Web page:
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Labor unions, lawyers, engineers, business leaders and other traditionally well-heeled funders are divided over whether to funnel their campaign cash to incumbent Gov. David Ige or his challenger, Congresswoman Colleen Hanabusa, in the Aug. 11 Democratic primary.
So too are the two Bert Kobayashis, long among the top private donors in Hawaii politics.
In September, Bert A. Kobayashi Sr., a major developer in the islands, donated $6,000 — the maximum allowed — to Hanabusa’s campaign for governor.
Meanwhile, Bert T. Kobayashi Jr., a top lawyer in Honolulu, has given Ige the maximum $6,000 to his re-election campaign.
Both have interests in either building or providing legal representation of resort communities, country clubs, housing and more.
And during the past decade, they have given a combined $300,000 to 100 candidates, according to state Campaign Spending Commission data.
Open-government groups have long called for reforms to the state’s campaign financing system, such as lower limits for donations and a publicly funded option that removes at least the appearance of politicians beholden to their biggest contributors.
“There’s a better alternative to large private donations from individuals and businesses,” Erica Johnson, president of the League of Women Voters of Hawaii, said Thursday.
Neither Kobayashi returned messages seeking comment for this story.
Bert A. Kobayashi Sr. is founder and senior adviser of the Kobayashi Group, a real estate development and investment firm that’s been active in Hawaii for the past three decades.
The company has developed more than $3 billion worth of property in the Aloha State, including Hilton Hawaiian Village, Ko Olina Golf Club, Sheraton Moana Surfrider, The Turtle Bay Hilton, West Loch Estates, the Hawaii Medical Service Association office and parking structure, and Country Club Villages in Salt Lake, according to its website.
He grew the firm his father, Albert C. Kobayashi, started in 1962, from a business with revenues of $2 million a year to $125 million a year, according to the company’s website.
In 2017 alone, Bert A. Kobayashi Sr. contributed over $30,000 to political candidates. Aside from Hanabusa, he donated to the campaigns of state Senate President Ron Kouchi and fellow Sens. Jill Tokuda, Gil Keith-Agaran and Donovan Dela Cruz as well as then-House Speaker Joe Souki and Reps. Kyle Yamashita, Calvin Say, Ken Ito and Della Au Belatti, among others.
Honolulu Mayor Kirk Caldwell and City Council members Trevor Ozawa, Kymberly Pine, Ron Menor, Carol Fukunaga and Ikaika Anderson also received campaign cash from the developer.
The Legislature and the Council set policies and approve tax breaks that shape development in Hawaii, whether that’s incentivizing transit-oriented development around the $8 billion Honolulu rail project between Kapolei and Ala Moana or spurring housing across the state.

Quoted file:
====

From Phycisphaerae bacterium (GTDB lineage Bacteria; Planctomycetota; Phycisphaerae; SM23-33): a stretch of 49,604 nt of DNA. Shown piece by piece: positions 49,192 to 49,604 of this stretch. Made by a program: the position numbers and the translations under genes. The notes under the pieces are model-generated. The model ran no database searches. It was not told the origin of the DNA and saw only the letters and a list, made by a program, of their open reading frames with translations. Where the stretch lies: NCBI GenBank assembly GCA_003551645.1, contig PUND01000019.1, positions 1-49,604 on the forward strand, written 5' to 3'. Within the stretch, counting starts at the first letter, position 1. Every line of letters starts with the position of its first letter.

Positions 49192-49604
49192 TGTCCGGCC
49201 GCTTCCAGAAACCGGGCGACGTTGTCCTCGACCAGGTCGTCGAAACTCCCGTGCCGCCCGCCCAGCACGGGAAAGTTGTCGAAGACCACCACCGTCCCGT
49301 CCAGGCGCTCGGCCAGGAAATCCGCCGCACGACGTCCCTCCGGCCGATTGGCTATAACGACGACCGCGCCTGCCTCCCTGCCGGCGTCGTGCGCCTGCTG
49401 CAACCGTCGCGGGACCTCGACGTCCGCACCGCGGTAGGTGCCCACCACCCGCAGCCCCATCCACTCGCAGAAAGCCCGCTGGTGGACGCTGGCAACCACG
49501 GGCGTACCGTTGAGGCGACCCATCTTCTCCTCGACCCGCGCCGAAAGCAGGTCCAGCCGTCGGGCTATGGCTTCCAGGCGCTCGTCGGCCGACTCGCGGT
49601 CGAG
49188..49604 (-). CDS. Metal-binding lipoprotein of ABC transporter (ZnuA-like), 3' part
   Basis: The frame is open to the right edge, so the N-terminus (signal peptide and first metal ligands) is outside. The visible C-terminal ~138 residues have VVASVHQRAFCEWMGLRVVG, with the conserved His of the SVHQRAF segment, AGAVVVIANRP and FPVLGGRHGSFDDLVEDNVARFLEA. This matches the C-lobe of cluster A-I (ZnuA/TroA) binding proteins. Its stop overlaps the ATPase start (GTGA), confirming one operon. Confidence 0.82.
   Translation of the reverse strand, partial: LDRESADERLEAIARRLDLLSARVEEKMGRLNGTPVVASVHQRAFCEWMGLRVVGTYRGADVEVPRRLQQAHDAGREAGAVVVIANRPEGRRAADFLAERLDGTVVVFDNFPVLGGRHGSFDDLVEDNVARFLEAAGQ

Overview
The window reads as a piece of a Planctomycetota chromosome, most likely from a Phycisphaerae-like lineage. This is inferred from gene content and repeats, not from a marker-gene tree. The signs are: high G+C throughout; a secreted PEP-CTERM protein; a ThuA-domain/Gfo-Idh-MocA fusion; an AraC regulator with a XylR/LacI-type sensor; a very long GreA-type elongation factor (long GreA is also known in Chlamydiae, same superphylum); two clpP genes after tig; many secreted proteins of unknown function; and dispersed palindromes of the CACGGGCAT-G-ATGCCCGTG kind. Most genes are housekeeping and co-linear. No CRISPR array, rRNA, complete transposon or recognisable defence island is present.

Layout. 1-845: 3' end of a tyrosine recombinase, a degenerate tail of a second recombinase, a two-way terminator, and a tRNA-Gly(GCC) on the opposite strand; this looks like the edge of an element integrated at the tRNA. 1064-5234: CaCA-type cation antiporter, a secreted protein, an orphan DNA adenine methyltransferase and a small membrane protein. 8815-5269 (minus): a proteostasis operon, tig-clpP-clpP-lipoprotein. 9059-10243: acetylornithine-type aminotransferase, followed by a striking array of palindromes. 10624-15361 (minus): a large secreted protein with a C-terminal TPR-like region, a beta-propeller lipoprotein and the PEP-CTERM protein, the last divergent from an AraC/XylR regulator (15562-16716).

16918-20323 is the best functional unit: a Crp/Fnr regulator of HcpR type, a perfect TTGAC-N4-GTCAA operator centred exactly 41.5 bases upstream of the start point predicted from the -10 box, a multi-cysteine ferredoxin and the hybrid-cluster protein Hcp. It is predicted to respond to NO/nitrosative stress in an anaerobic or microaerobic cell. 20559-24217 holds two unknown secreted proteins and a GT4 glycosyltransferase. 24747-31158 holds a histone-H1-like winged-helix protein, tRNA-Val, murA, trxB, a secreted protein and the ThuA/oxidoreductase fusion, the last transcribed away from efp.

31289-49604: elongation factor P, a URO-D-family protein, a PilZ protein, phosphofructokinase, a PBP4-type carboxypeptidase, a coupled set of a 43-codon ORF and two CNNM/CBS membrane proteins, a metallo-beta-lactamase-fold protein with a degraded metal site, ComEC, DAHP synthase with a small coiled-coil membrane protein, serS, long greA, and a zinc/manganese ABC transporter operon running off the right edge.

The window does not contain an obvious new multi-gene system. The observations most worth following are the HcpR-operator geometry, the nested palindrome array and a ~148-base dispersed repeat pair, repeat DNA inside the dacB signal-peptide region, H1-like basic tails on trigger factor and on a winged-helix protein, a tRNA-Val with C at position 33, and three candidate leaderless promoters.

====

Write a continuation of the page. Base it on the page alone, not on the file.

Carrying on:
Last session, lawmakers passed a bill, which Ige signed, that gives developers a $30 million annual general excise tax exemption for new rentals over the next 12 years.
Executives of the Kobayashi Group, which includes another Bert Kobayashi — Bert “BJ” A. Kobayashi Jr., co-founder and partner — have donated together to certain candidates this election.
Five executives have given Tokuda, who’s running for lieutenant governor, a combined $6,500 and three executives have given Hanabusa $18,000, but there could be additional donations from members of the company that have not been reported yet.
The most recent campaign finance data only runs through Dec. 31. The candidates’ next expense and contribution reports are due July 12, which will cover the first six months of 2018.
Over the past decade, donors who listed the Kobayashi Group as their employer in campaign finance records have contributed about $412,000 to candidates.
The developer Kobayashi has outpaced the lawyer Kobayashi in campaign contributions.
Bert T. Kobayashi Jr., a senior partner in the law firm of Kobayashi, Sugita and Goda, donated over $10,000 to candidates last year, including Ige.
At the local level, he contributed to the campaigns of Caldwell, Ozawa, Fukunaga and Menor. His donations to state legislators went to Belatti, Say and Souki, along with Rep. Romy Cachola and Sen. Karl Rhoads.
Kobayashi is “intimately involved with the governmental, political and business fabric of the State of Hawaii,” according to his bio on the law firm’s website.
His practice focuses on commercial and construction litigation, consultation in development and construction, governmental procurement and contracts, antitrust and public utilities representation, among other areas, the website says.
Other attorneys in the firm have donated to many of the same candidates as Kobayashi. In all, lawyers with the firm contributed at least $74,000 to candidates over the past decade.
“It is concerning that the Berts have given so much directly to candidates,” Corie Tanida, executive director of Common Cause Hawaii, said Wednesday. “But it is legal and that’s why disclosure is important.”
While it’s often difficult to know if major political contributors receive special treatment, Tanida said, “both donors and especially elected officials should be wary of this and should do all they can to avoid even the appearance of impropriety, especially given our current environment and the lack of public trust in government.”
Common Cause and other good-government groups have advocated for publicly funded elections statewide and more transparency in government contracts and procurement.
There is another Bert Kobayashi in Hawaii politics. But the most that state Rep. Bert Kobayashi has given to another candidate was $5,555 to Bobby Bunda in his 2010 bid for a House seat.
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